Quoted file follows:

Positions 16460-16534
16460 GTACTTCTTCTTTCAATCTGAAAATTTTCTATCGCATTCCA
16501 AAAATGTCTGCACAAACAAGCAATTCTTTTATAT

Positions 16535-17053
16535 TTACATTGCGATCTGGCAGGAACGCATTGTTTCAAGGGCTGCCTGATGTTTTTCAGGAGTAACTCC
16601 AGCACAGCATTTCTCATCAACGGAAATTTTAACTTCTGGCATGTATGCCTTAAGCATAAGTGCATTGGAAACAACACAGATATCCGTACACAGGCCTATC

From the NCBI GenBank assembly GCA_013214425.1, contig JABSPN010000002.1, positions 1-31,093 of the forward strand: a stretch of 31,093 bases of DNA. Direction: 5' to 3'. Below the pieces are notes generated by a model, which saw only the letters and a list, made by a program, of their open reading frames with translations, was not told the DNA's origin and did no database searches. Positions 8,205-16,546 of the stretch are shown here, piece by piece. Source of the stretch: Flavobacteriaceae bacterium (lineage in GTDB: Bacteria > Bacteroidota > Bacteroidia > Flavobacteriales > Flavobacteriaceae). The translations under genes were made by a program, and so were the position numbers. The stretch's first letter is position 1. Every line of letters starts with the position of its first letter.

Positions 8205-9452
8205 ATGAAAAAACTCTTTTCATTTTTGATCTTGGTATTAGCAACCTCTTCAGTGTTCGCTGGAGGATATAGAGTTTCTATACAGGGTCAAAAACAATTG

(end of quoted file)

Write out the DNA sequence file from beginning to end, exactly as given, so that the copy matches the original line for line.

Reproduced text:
Positions 16460-16534
16460 GTACTTCTTCTTTCAATCTGAAAATTTTCTATCGCATTCCA
16501 AAAATGTCTGCACAAACAAGCAATTCTTTTATAT

Positions 16535-17053
16535 TTACATTGCGATCTGGCAGGAACGCATTGTTTCAAGGGCTGCCTGATGTTTTTCAGGAGTAACTCC
16601 AGCACAGCATTTCTCATCAACGGAAATTTTAACTTCTGGCATGTATGCCTTAAGCATAAGTGCATTGGAAACAACACAGATATCCGTACACAGGCCTATC

From the NCBI GenBank assembly GCA_013214425.1, contig JABSPN010000002.1, positions 1-31,093 of the forward strand: a stretch of 31,093 bases of DNA. Direction: 5' to 3'. Below the pieces are notes generated by a model, which saw only the letters and a list, made by a program, of their open reading frames with translations, was not told the DNA's origin and did no database searches. Positions 8,205-16,546 of the stretch are shown here, piece by piece. Source of the stretch: Flavobacteriaceae bacterium (lineage in GTDB: Bacteria > Bacteroidota > Bacteroidia > Flavobacteriales > Flavobacteriaceae). The translations under genes were made by a program, and so were the position numbers. The stretch's first letter is position 1. Every line of letters starts with the position of its first letter.

Positions 8205-9452
8205 ATGAAAAAACTCTTTTCATTTTTGATCTTGGTATTAGCAACCTCTTCAGTGTTCGCTGGAGGATATAGAGTTTCTATACAGGGTCAAAAACAATTG